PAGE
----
By Col. (Ret.) Dr. Eran Lerman

Major General Yoav Mordechai is Coordinator of Government Policy in the Territories (COGAT) and Israel's most senior Arabic-speaking military officer. As a former IDF spokesperson, he is quite adept at the art of public diplomacy. But on November 13, he delivered a very unsubtle message: if the Damascus-based leaders of Palestinian Islamic Jihad (PIJ) do not curb their lust for revenge, Israel will launch a powerful and focused response. This was a way of telling them that they are not safe anywhere, indeed, that their own survival might be at stake.

Why did Mordechai take this extraordinary step?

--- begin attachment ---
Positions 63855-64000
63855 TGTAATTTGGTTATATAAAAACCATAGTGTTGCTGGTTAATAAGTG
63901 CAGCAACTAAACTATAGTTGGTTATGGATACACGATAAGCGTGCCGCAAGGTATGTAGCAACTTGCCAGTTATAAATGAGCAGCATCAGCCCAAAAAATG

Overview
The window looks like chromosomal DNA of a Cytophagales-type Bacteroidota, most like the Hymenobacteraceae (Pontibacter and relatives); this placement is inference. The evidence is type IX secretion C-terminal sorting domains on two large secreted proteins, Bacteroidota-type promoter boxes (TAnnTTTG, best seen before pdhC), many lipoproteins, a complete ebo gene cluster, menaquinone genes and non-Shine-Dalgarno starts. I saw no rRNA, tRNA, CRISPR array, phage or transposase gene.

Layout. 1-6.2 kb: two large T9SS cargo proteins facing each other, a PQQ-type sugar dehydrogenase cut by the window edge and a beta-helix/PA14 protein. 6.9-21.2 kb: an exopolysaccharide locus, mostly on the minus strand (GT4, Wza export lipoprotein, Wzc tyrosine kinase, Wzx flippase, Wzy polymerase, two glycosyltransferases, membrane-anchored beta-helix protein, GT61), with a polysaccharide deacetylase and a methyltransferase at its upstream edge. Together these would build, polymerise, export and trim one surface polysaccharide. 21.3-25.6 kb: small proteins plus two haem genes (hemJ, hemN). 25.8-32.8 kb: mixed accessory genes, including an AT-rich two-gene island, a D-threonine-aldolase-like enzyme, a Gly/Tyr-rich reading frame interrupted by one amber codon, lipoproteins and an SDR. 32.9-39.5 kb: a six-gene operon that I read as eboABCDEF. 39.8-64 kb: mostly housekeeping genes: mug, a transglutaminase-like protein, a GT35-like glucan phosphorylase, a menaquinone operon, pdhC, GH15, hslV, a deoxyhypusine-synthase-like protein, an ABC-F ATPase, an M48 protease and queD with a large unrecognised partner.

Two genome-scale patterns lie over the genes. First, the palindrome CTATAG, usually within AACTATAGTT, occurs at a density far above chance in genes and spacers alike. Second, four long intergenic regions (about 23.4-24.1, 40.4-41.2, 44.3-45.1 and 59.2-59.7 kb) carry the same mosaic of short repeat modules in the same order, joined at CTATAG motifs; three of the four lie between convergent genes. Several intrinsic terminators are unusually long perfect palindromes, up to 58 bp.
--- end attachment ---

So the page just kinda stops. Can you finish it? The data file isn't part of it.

To understand this blunt deterrent message, it is necessary to go back to the events of October 30. That was when, after painstaking collection efforts involving various intelligence sources and using new, ground-breaking technology, the decision was finally made to destroy a tunnel known to penetrate well into Israel. As PIJ itself later openly stated, this was an attack tunnel designed to enable a raid into Israel for hostage-taking and, probably, acts of slaughter in nearby kibbutzim.  Israel used air-dropped munitions to destroy parts of the tunnel immediately. The bodies of five PIJ diggers were later retrieved by Israeli forces in Israeli territory. They will be used to negotiate an exchange for the bodies of two Israeli soldiers held by Hamas since 2014, Oron Shaul and Hadar Goldin. In an attempt to break through and rescue or retrieve their losses, senior PIJ commanders were joined by Hamas tunnel specialists inside remaining segments of the tunnel, which, already destabilized, apparently fell on them, raising the overall number of dead to 14.